Books [James Thomas Wood]
Sometimes old Grandpa Poe would go somewhere to be gone all night or several days, and Ma would get me go and stay with Mrs. Poe, or Aunt Mary as we called her, until he came back. I liked to stay with her, but I would watch for old Grandpa, and if I saw him coming, I would run, or slip off and go home.
“The poor old follow went on a buffalo hunt with his son, Jess Poe, and some other men. He got tired of hunting and wanted to go home before the rest of the party did, so he hitched his mules to his wagon and started home. That night he camped and hobbled his mules out to graze. The next morning it was foggy, and while he was hunting his mules he became lost and couldn't find his way back to camp. He was out several days without anything to eat or drink, and when the rest of the party started home and got to where he camped, finding his wagon there, they began to hunt for him. They finally found him lying in the edge of a little hole of water with his tongue so swollen that it stuck out of his mouth. He was so weak from thirst and starvation that he was helpless, and something had bitten him on the mouth — they supposed it was a skunk. They took him home, but he lived only a few days afterward.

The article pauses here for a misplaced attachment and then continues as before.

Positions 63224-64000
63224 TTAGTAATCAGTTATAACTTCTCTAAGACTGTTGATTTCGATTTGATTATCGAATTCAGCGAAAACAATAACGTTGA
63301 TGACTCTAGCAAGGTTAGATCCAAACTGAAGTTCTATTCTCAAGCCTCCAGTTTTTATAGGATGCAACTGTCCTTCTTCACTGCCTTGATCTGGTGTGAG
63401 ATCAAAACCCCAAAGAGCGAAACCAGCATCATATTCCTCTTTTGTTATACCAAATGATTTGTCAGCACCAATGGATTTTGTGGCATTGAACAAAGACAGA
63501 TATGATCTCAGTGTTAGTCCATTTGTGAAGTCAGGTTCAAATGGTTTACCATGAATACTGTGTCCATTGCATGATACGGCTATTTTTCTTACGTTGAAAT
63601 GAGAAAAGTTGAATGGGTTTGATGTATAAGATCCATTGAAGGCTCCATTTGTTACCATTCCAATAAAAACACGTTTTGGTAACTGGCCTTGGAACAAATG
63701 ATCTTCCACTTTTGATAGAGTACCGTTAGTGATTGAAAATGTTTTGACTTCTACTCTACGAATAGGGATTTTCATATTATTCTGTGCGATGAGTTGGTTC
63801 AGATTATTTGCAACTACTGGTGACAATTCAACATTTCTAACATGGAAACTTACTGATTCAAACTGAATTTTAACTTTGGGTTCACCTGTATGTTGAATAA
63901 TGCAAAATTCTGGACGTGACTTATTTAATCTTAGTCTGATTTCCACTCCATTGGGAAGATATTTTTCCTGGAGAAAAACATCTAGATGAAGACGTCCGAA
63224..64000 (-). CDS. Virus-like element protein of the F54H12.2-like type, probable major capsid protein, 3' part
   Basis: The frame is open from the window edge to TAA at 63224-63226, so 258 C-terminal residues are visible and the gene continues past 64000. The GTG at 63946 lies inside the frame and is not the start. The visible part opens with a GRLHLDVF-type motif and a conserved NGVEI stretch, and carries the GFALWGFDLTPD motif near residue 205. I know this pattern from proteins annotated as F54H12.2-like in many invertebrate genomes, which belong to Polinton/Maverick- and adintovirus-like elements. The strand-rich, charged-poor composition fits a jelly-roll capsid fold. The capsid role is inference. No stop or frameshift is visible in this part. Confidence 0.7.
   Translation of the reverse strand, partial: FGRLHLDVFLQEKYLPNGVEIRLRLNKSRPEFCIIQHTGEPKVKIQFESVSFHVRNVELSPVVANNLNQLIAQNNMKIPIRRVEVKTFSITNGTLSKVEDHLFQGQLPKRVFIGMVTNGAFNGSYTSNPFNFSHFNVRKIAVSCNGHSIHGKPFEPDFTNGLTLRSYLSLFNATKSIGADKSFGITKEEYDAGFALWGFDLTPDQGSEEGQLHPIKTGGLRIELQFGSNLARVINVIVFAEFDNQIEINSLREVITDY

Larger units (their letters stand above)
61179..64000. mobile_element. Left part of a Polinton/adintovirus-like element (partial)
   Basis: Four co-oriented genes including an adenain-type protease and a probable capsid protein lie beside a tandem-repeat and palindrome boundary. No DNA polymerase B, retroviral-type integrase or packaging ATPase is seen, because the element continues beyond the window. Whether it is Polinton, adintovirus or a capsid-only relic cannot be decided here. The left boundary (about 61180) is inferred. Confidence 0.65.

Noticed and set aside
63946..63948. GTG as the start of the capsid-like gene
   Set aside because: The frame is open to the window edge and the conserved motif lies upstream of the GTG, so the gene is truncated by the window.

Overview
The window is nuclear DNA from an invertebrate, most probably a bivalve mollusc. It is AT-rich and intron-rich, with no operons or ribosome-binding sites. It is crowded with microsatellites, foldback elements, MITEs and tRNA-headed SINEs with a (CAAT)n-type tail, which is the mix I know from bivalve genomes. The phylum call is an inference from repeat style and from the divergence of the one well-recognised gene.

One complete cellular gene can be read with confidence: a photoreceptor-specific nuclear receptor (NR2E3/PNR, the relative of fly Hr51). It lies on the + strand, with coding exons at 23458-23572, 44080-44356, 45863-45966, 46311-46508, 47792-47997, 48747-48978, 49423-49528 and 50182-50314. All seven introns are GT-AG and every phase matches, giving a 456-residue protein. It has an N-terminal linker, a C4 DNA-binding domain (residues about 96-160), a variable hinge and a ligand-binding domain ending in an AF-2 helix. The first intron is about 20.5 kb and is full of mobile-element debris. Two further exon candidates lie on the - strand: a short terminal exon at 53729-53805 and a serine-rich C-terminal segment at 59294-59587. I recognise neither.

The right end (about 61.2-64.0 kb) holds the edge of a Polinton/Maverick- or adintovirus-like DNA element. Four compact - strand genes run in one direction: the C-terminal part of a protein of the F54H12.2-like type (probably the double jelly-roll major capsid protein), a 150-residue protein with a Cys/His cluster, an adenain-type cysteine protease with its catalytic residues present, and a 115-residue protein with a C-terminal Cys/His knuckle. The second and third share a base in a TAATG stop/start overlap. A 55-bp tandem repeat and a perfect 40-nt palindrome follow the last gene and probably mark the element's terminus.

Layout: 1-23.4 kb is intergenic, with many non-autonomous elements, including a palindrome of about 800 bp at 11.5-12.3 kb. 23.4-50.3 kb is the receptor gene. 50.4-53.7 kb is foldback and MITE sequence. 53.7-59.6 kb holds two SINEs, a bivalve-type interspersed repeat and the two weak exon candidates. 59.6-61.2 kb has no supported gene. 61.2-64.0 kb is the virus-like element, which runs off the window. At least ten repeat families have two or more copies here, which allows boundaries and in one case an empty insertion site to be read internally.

“I was very small when the Civil War broke out, so I don't remember much about the first part of the war; but I remember well when it was over. Uncle Spence Wood was in the war, and when it was over, we heard that he was coming home, and all that could went to meet him. We were so glad that he had gone through the war and had come out without a scratch although he fought in several big battles. He said that the Yankees, as they owned the Northern men, came near to cutting him off from his command in one battle. He was riding an old sorrel, straight-backed horse that he called Straighty. He just turned old Straighty loose and outran them and got back to his command safely.